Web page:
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Friday, January 30, 2015, 09:57

Super rich continue to cut back on gifting

By Shi Jing In Shanghai
Super rich continue to cut back on gifting

China's super rich continued being thriftier in their gift giving last year, in line with the government's national frugality campaign, according to the latest Hurun Report published by the Shanghai-based magazine that documents the lives of the wealthy.

Polling 376 people with an average personal wealth of 41.7 million yuan ($6.67 million), the survey found that respondents' spending on gifts fell a further 5 percent in 2014, bringing their total cutbacks over the past two years to 30 percent.

Apple overtook Hermes to become their most-favored gift brand, followed by Louis Vuitton, with 2013's No 1 dropping to seventh on the latest list.

Prada, Burberry and Giorgio Amarni dropped out of the top 10 men's gifts altogether, while among women recipients, Apple remained top followed by a previous longtime favorite Chanel. Prada and Bulgari no longer featured in their top 10.

Elsewhere, the report revealed that the popularity of giving wine as a gift fell by a third, and while healthcare products still remained the most popular gifts for people to give to the elderly, its overall share of total giving dropped to 29 percent.

But despite the falls in popularity of some global brands as gifts, Rupert Hoogewerf, the founder and chief researcher of Hurun Report, still called 2014 "a banner year for the globalization of Chinese consumers", given the continued popularity of international brand buying.

According to the study, nearly 70 percent of the luxury products bought by the Chinese super rich were bought from overseas last year, the combined result of a growing popularity of overseas department stores such as Neiman Marcus in the United States, the higher frequency of Chinese people traveling abroad, and the strength of the yuan.

The report also showed that collectively the Chinese billionaires said they had become more confident about how the domestic economy would perform over the next two years. About 90 percent said that continued faith was based largely on a strong economic performance, especially, toward the end of the year.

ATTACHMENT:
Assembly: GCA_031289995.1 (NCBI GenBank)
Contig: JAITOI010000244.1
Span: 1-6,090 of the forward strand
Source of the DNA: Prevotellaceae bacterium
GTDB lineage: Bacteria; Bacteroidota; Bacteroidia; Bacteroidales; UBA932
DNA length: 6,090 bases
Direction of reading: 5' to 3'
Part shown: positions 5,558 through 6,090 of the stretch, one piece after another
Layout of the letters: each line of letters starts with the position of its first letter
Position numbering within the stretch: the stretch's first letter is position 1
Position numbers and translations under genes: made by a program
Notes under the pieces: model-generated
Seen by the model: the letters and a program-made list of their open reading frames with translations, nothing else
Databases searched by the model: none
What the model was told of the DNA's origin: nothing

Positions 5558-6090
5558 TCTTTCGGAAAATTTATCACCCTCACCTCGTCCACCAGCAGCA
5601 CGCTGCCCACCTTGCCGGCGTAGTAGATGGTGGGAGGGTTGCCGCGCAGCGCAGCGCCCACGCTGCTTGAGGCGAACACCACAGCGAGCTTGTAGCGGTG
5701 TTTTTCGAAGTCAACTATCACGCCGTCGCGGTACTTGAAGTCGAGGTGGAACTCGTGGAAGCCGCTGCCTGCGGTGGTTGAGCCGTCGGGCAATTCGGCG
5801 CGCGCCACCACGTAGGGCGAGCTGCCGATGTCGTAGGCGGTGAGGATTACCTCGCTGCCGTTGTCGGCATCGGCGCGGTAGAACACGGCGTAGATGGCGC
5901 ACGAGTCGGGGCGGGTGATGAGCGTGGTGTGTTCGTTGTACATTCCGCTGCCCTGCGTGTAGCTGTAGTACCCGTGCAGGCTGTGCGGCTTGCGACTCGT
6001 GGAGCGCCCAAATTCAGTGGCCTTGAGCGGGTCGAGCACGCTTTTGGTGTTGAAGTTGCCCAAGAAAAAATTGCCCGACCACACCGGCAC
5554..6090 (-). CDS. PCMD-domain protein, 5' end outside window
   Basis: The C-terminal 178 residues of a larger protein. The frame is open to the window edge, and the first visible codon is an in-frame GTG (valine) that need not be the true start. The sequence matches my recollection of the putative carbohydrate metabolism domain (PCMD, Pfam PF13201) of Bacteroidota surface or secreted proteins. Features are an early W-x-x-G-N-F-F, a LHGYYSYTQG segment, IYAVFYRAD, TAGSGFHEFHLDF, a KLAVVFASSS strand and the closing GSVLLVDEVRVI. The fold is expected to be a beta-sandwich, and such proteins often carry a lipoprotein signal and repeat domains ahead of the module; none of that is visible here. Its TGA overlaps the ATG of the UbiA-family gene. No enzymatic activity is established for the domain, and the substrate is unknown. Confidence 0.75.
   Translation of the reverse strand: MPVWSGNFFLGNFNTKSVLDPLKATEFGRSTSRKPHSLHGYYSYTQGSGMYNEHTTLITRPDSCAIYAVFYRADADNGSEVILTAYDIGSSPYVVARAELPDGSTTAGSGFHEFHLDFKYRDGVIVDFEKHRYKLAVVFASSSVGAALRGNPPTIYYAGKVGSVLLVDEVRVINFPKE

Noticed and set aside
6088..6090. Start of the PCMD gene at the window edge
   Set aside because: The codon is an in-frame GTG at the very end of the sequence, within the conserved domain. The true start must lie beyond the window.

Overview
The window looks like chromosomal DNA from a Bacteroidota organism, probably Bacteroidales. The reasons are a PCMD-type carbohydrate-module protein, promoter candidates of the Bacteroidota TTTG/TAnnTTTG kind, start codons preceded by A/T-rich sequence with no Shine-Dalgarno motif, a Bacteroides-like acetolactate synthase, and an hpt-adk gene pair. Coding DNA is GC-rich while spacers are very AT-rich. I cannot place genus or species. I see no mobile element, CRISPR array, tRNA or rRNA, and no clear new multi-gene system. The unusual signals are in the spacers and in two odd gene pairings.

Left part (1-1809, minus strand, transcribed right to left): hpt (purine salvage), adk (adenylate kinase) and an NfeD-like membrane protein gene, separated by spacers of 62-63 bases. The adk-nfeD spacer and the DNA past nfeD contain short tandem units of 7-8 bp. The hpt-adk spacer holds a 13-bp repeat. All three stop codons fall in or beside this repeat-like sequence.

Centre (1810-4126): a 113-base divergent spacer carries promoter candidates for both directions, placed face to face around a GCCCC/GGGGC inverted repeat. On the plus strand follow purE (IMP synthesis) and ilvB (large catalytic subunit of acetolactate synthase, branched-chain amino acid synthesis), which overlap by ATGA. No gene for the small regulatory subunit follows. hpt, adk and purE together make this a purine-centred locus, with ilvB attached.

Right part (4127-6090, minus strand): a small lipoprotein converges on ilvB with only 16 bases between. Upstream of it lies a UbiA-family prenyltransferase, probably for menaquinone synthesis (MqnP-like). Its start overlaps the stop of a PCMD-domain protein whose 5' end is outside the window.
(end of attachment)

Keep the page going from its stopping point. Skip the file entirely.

"The year witnessed the biggest fluctuations in the Chinese luxury industry in a decade," said Hoogewerf.

Andrew Wu, president of LVMH greater China, which offers a host of luxury names including wines and spirits, fashion, leather goods and watches, said that the last two years had served as a turning point for the Chinese retailing industry, as the government's crackdown on extravagance put a halt on what had previously been often-rampant, government-paid consumption.

"As the country has entered a 'new normal' in terms of economic development, so has the luxury market, with most luxury consumption now coming from more 'normal' individuals," he said.

"This is also consistent with the intention of the reforms, and looking back much earlier, when the opening-up process started 36 years ago.

"Over time, we have seen some interesting changes in China: for example the emergence of the so-called second-rich generation. But more importantly, we have seen the emergence of the Chinese middle class. As a result, the prospects for the Chinese luxury market are really positive," said Wu.

Michael Hobson, chief executive officer of the Mandarin Hotel Group, is equally optimistic.

Last year the Chinese mainland became the luxury hotel group's second-largest market, with visitors from the mainland also becoming the group's largest group of guests in Hong Kong.

As a result, Mandarin is planning to open a new site in Beijing at the end of this year, said Hobson, with three more hotels expected in Chengdu, Chongqing and Wangfujing again in Beijing.

"I expect China to become our largest market within the next three years," he said.

shijing@chinadaily.com.cn

 
 
 
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